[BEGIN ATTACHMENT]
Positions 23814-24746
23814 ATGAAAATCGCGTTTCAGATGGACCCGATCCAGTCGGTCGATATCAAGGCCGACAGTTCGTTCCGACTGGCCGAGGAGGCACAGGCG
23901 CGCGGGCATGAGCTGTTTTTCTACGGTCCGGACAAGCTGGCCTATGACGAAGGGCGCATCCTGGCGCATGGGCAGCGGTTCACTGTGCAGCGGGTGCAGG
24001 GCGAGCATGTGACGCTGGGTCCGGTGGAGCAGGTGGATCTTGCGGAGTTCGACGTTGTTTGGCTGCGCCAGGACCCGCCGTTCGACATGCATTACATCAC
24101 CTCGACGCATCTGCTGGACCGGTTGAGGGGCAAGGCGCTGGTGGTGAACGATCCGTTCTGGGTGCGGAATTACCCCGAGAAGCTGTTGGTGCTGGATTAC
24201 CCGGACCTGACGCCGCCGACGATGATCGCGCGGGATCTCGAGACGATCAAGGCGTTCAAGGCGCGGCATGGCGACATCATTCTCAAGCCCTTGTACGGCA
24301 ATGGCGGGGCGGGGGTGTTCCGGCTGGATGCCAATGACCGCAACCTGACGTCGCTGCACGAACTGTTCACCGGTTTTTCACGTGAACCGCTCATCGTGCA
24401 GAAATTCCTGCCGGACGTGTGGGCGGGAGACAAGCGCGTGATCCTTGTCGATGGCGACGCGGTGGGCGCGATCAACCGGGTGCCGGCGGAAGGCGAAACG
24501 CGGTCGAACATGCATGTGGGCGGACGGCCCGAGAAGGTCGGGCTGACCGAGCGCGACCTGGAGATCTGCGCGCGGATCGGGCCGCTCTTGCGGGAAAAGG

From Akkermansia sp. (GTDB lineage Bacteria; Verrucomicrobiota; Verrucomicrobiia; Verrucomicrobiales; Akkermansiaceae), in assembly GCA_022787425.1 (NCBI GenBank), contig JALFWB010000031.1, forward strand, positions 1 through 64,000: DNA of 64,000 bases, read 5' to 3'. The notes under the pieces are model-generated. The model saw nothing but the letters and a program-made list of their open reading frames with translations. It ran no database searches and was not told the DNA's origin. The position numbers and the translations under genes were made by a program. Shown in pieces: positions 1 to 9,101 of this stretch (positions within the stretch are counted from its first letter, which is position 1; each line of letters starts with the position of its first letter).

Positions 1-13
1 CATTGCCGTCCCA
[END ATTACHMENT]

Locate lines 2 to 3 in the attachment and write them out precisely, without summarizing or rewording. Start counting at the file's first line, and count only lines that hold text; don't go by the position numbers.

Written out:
23814 ATGAAAATCGCGTTTCAGATGGACCCGATCCAGTCGGTCGATATCAAGGCCGACAGTTCGTTCCGACTGGCCGAGGAGGCACAGGCG
23901 CGCGGGCATGAGCTGTTTTTCTACGGTCCGGACAAGCTGGCCTATGACGAAGGGCGCATCCTGGCGCATGGGCAGCGGTTCACTGTGCAGCGGGTGCAGG